Monday April 12th 2021 will stick in people’s minds for many reasons being it was the day many of the tighter COVID restrictions were lifted. For some it would be the first post lockdown pint, for others the first haircut in months, for many the long awaited visit to see family or friends (still only the Rule of Six though), and for a few, queueing at your favourite non-essential shop….the list goes on. For us it only meant one thing, the move to the motorhome to begin our life on the road.
After weeks of trying to whittle down the contents of the house to what we would be taking with us and the stuff we wanted to keep for when we do finally return to a house, after a couple of trips to load up the van, we were ready to go.
Our first night was not too far from home to give us the opportunity to make sure we had everything although we couldn’t get on to the campsite next to the storage facility to we had to go a few miles down the road to Hertford. It was just as well we did this as the celebratory steak we were having for dinner was still in the house fridge! We were always going back home the following day to fill the van with gas from the local boatyard so celebrations were simply put on hold for 24 hours!
Campsite: Hertford Caravan and Camping Club Site
Monday 19th April
Can’t believe the first week has gone already! After leaving Hertford and travelling via home and June’s mums (first face to face meeting since July 2020) we headed down the M4 to Marlborough and the Savernake Forest. We’re staying on a great CL on a working farm a couple of miles south of Marlborough with views across the fields. It’s so quiet and peaceful here!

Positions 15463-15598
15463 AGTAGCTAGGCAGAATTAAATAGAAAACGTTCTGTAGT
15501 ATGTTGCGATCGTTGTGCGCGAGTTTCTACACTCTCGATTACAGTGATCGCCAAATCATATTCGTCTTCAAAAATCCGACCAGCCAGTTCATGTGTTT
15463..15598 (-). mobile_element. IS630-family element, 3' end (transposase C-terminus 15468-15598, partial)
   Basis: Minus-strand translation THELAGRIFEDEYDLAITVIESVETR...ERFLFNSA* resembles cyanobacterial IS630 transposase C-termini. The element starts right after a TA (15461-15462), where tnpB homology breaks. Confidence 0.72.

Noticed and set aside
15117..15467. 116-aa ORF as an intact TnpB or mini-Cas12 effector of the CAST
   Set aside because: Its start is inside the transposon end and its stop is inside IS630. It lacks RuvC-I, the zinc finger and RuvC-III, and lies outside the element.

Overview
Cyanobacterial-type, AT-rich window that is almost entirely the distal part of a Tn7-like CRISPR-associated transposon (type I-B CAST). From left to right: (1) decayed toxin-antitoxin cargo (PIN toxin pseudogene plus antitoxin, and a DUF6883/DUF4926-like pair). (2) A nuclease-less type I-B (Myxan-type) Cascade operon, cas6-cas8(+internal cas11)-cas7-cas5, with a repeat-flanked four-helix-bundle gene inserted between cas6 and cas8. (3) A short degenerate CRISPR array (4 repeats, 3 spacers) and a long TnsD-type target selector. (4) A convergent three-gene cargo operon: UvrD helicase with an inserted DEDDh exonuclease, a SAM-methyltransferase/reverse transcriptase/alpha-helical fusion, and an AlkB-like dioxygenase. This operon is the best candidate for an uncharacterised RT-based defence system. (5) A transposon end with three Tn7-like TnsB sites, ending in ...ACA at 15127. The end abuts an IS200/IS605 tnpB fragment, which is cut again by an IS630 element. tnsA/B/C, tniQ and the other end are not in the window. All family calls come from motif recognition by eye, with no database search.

The forest itself is well worth a visit. It is an area of ancient woodland (first reference to the woodland here was in AD934) which has passed down from father to son (or daughter, on four occasions) in an unbroken line of hereditary “forest wardens”. In 31 generations, it has never once been bought or sold in a thousand years, and today it is the only ancient forest in Britain still in private hands, although managed by Forestry England.
The forest contains a number of ancient oaks including “Big Belly Oak”, one of Fifty Great British Trees named and honoured as part of the Queen’s Golden Jubilee celebrations. It has a girth of 11 metres (36 ft) and is 1000–1100 years old. In 2001 it was in danger of splitting in two, a fate that had already overtaken the similarly aged Duke’s Vaunt. To prevent this, the tree was fitted with a metal corset.
Once away from the main road the only noise is birdsong and we spent some time one morning just watching woodpeckers flying in and out of the trees.
From the back of the farm there are multiple footpaths heading across country so we made our way to Martinsell Hill (the third highest point in Wiltshire at 289m/948 ft above sea level and the site of an Iron Age Hillfort) where there was only one thing we could do when we came to Pork Pie corner!
We were also able to access the Kennet and Avon Canal but despite our constantly scanning the banks, no kingfishers came out to play.
We’ve had a great week here and will definitely come back!